Like every American who is old enough, I can remember exactly where I was on that Tuesday morning when the first airplane hit the World Trade Center in New York City. I heard it on the radio news on my way to work. I remember calling Lorrie and hearing her recount what she was watching on TV and her saying, “I don’t think you’re going anywhere.” Eventually, as all the air traffic in the country was being grounded, I drove back home.
The shock and horror of that day were terrible for all of us, but seeing my beloved aviation to which I had devoted my life being used as a weapon against us was heartbreaking. Everyone in aviation works hard to keep everyone safe and preserve every life. Witnessing such an act pervert everything aviation stands for was unbearable.
I watched the nonstop coverage of the attacks for several hours, but as my anger grew in me I had to stop watching and just go outside to the back yard. It was hard to understand how it could still be such a gloriously beautiful September day when our nation was under attack and our world had changed forever. The very first thing I noticed was how absolutely quiet it was. It was the absence of any flights. Only later did we hear any airplanes at all, as F-16 fighters patrolled our skies.
I kept checking with my airline’s pilot scheduling to see when I could fly a trip. It was important to me that we fly again and prove that the terrorists could not win. Finally, on Thursday afternoon I was told that the airline would try to start flying the next morning. When I arrived Friday morning and got to the crew room below the terminal, it was packed with pilots and flight attendants volunteering to work flights. It was chaos, but with one purpose. I would hear a captain say, “I have flight attendants but I need a first officer.” Another said, “I just need one more flight attendant.” I flew two flights that day. We had eight passengers one way and six the other. I had the flight attendants put them all in first class. I stood in the aisle in front of them and told them that even though we had not yet been able to harden all the cockpit doors, we now knew how to prevent what happened from happening again, and we would keep them safe.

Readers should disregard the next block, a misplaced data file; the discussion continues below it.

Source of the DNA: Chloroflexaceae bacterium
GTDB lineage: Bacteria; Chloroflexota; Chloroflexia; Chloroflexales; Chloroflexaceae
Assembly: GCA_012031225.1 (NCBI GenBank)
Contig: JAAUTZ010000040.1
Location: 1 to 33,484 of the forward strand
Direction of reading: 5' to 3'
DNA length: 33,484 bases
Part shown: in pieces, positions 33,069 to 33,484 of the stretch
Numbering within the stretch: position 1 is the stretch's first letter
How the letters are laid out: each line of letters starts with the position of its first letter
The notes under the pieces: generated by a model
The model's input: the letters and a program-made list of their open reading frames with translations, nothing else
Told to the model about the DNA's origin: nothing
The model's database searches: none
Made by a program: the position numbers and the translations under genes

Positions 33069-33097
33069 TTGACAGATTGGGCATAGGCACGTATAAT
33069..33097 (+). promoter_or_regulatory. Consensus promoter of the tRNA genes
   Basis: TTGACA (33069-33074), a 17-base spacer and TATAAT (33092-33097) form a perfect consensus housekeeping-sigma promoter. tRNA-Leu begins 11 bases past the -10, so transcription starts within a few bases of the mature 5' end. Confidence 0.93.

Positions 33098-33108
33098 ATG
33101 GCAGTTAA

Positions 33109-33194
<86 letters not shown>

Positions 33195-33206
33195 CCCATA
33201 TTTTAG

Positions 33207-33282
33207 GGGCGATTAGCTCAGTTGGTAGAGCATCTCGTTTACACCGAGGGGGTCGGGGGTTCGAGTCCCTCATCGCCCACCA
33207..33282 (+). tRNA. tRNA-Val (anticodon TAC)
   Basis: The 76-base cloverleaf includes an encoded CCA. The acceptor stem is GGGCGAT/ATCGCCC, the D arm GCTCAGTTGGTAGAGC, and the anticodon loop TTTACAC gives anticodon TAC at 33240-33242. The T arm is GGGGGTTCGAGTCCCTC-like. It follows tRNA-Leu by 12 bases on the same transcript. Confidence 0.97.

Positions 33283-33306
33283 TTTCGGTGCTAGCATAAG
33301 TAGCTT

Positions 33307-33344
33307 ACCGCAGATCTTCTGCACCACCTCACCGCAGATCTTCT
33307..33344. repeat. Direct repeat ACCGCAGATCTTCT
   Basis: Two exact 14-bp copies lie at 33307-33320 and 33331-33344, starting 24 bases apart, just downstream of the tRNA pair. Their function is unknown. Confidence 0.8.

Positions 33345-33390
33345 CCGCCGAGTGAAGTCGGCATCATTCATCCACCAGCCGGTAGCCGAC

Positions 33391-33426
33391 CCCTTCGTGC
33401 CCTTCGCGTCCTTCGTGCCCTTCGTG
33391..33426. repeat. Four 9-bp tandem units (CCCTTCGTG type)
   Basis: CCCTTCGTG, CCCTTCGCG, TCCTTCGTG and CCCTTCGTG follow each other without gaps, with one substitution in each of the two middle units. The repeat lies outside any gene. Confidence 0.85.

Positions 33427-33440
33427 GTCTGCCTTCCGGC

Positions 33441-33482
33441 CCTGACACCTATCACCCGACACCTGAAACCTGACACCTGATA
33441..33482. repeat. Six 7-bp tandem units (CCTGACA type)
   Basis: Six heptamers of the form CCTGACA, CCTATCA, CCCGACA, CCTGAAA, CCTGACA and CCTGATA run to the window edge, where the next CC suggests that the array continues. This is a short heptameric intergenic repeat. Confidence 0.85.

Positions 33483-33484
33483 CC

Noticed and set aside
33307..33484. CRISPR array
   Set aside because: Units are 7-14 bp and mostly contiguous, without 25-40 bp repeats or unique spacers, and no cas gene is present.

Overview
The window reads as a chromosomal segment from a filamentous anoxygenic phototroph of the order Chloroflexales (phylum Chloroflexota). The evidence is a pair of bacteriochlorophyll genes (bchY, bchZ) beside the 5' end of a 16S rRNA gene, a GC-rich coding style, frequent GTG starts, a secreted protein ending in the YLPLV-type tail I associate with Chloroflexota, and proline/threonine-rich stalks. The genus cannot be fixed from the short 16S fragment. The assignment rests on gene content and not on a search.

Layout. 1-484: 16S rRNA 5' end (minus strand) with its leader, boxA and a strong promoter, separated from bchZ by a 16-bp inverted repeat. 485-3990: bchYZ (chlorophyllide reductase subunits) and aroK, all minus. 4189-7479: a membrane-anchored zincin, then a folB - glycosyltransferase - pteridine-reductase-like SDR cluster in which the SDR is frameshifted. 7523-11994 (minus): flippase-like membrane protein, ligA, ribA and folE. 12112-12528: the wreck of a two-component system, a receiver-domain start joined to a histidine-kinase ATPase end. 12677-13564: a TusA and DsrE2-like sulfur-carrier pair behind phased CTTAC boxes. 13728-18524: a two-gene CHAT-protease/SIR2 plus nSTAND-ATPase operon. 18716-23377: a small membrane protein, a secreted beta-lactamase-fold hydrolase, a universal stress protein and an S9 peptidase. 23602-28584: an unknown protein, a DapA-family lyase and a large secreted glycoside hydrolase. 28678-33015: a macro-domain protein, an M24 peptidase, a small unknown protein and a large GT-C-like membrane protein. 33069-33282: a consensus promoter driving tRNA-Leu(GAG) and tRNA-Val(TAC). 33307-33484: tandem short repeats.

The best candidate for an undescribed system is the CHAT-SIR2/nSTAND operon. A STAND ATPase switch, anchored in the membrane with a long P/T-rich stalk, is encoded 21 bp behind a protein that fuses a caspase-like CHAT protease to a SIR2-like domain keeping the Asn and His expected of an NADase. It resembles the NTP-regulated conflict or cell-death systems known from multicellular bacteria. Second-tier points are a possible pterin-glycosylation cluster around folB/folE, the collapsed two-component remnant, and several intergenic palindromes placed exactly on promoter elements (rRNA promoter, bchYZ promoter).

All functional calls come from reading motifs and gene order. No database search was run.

I didn’t realize at the time the entirety of the impact on my family. Our daughters were eight and six on September 11, 2001. It wasn’t until January 15, 2009, the day of my Hudson River landing, that our younger daughter let out the tears she had been holding in for all those years, so afraid her daddy’s airplane might someday be used that way. She had held in the tears until the afternoon when Lorrie picked her up from school saying your daddy’s OK but–and eight years’ worth of tears came pouring out.
Our world has continued to change since 2001 in so many ways, but especially commercial aviation. Airline employees and their families, who share the aviation life, but especially frontline employees, have together faced all the challenges, terror attacks, financial downturns, multiple airline bankruptcies, layoffs, the Great Recession, a global pandemic, a deeply divided country in which far too many have made common-sense public health measures a culture war, and the associated huge increase in shockingly bad, violent and dangerous behavior on airplanes putting passengers, crews and their flights in jeopardy. I still fly as a passenger a lot, and every time I do I am so proud that the aviation professionals I meet come to work so dedicated to the safety of all who fly.